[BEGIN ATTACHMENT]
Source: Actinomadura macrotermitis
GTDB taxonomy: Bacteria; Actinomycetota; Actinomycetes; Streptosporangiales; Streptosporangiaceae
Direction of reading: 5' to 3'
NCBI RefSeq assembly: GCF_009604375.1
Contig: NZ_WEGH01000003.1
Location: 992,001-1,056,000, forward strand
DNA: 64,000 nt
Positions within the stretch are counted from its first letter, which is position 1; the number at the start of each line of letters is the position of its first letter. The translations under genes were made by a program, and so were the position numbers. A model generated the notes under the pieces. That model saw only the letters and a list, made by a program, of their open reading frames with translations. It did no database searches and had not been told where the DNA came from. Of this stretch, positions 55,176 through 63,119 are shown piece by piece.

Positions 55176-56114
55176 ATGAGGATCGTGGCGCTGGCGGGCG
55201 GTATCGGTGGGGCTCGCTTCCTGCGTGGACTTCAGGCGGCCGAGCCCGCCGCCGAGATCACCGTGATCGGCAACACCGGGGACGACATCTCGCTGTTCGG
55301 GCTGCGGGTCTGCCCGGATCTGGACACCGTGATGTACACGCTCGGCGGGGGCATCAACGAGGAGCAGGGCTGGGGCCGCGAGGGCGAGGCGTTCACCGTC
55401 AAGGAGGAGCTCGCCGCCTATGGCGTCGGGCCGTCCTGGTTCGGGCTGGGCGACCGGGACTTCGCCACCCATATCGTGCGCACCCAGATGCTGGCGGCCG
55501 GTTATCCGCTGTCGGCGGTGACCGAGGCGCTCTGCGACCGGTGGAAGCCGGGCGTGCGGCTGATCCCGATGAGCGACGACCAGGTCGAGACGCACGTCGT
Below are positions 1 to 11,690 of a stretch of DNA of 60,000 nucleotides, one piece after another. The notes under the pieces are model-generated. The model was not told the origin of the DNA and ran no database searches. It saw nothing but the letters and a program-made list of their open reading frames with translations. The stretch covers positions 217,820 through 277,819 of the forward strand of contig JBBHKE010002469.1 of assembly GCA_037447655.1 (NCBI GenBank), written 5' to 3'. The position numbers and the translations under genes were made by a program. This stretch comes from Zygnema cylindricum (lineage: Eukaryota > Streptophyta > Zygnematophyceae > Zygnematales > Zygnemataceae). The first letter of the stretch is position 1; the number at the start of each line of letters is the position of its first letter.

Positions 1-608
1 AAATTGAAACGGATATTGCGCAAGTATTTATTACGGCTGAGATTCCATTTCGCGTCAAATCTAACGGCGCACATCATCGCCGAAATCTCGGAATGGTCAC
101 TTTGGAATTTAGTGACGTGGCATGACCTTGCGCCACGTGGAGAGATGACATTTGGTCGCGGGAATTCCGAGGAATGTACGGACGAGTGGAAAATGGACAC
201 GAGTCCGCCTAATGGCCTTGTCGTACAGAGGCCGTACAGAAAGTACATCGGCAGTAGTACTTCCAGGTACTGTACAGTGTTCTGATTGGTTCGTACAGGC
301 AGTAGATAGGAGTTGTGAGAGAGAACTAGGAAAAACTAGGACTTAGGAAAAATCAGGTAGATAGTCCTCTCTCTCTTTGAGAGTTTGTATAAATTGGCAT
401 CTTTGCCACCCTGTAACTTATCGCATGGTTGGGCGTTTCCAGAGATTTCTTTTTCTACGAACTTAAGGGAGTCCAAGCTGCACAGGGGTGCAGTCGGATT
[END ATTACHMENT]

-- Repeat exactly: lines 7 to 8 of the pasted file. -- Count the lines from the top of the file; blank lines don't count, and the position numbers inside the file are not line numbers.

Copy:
DNA: 64,000 nt
Positions within the stretch are counted from its first letter, which is position 1; the number at the start of each line of letters is the position of its first letter. The translations under genes were made by a program, and so were the position numbers. A model generated the notes under the pieces. That model saw only the letters and a list, made by a program, of their open reading frames with translations. It did no database searches and had not been told where the DNA came from. Of this stretch, positions 55,176 through 63,119 are shown piece by piece.